The Maine Supreme Judicial Court has upheld an Augusta man’s conviction on child pornography charges.

Randy Marquis, now 44, was convicted by a jury in March 2017 of three charges of possession of sexually explicit materials depicting children under 12 — specifically, two separate images and one video — on the computer in his Northern Avenue home.

He had appealed his conviction, saying that a judge should have not permitted the use of statements Marquis made to investigators when they interviewed him at his home or the evidence they obtained when they came to his home on Jan. 16, 2015.

The Maine Supreme Judicial Court, also known as the Law Court, heard oral arguments in the Marquis appeal last month, publishing a decision Tuesday on the court’s website.

At that hearing, attorney Scott Hess, who represented Marquis in the case, argued that Marquis had not given them permission to enter the home.

“Mr. Marquis ‘didn’t invite them in or lead them in,'” Hess told the justices. Chief Justice Leigh Saufley responded that Marquis gave the officers consent to search his computer.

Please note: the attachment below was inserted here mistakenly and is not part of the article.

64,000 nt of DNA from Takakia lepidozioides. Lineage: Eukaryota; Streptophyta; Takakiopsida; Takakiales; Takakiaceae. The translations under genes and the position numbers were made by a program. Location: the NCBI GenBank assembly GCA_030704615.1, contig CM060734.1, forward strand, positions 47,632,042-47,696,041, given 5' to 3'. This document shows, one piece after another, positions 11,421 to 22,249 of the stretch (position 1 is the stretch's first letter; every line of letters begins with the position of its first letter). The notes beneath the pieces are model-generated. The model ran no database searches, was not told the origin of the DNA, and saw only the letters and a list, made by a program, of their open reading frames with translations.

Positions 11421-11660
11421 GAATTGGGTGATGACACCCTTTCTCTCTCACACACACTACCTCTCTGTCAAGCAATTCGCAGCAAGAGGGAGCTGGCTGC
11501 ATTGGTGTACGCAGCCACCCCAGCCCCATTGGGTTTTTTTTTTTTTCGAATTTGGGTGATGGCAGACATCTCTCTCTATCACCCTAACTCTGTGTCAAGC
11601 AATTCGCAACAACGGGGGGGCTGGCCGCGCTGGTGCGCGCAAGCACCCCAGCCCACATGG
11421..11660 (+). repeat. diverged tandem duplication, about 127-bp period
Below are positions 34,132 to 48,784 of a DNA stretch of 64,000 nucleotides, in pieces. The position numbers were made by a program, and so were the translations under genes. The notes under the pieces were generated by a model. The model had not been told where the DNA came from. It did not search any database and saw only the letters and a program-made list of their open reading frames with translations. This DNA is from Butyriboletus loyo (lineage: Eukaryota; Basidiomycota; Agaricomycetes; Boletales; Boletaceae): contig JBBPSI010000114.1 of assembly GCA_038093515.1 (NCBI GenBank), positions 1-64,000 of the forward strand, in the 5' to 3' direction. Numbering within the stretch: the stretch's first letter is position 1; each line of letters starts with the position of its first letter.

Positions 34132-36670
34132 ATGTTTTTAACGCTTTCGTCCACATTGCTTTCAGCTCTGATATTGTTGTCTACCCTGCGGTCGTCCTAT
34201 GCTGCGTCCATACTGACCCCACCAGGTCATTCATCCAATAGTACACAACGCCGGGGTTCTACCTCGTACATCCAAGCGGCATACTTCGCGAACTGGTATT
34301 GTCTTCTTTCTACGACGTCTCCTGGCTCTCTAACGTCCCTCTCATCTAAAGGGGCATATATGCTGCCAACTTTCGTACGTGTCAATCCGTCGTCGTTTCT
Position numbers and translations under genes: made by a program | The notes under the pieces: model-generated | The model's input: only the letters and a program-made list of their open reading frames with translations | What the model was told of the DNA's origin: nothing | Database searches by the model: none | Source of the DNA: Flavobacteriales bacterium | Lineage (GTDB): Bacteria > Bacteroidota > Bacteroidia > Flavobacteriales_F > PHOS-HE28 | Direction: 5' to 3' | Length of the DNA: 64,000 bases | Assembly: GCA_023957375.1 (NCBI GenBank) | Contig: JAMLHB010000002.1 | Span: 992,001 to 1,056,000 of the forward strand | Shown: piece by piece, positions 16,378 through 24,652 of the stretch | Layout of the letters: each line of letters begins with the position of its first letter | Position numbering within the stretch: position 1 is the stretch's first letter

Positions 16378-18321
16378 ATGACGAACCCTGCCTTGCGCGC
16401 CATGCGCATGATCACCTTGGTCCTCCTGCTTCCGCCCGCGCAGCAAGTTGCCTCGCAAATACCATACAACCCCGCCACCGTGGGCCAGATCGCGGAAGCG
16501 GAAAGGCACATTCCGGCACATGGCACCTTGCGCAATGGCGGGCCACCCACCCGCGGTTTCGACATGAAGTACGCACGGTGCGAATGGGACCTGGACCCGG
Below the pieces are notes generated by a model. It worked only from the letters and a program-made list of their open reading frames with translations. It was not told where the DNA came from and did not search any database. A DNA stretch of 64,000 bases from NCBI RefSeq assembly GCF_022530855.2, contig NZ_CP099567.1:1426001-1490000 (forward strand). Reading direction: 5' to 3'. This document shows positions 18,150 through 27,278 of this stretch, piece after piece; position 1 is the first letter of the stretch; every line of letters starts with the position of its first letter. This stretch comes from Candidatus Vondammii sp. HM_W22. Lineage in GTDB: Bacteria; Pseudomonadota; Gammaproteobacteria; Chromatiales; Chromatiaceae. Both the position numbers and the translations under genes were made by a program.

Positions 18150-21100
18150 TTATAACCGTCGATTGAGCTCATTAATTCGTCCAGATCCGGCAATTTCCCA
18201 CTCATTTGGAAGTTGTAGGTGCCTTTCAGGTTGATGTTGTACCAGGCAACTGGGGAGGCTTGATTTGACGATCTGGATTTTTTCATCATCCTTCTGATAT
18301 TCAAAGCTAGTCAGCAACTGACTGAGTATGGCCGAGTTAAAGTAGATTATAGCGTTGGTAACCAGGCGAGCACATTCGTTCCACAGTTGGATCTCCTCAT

At the same hearing, Associate Justice Thomas Humphrey noted that on an audio recording of the interview, Maine State Police Detective Justin Kittredge told Marquis many times, “I don’t have a warrant. You don’t have to let me do this.”

Assistant District Attorney Frayla Tarpinian, who was also the prosecutor at the trial, maintained that rulings in the case were proper and the conviction on the three charges should stand.

The decision, authored by Maine Supreme Court Associate Justice Donald Alexander, rejects Marquis’ appeal, concluding, “(T)here is sufficient evidence in the record to support a finding that Marquis consented to the officers’ entry.”

Alexander noted that “the investigator gave Marquis a consent-to-search form and told him that by signing the form he was consenting to a search of the computer and the SD card for illegal contraband, specifically child pornography, and that he did not have to give consent. Marquis signed the form, asking for the date.”

Marquis, who did not testify at his trial, was sentenced in April 2017 to an initial six months behind bars, and the remainder of the three-year term was suspended while he spends two years on probation. He is currently on probation.

Betty Adams — 621-5631

[email protected]

Twitter: @betadams

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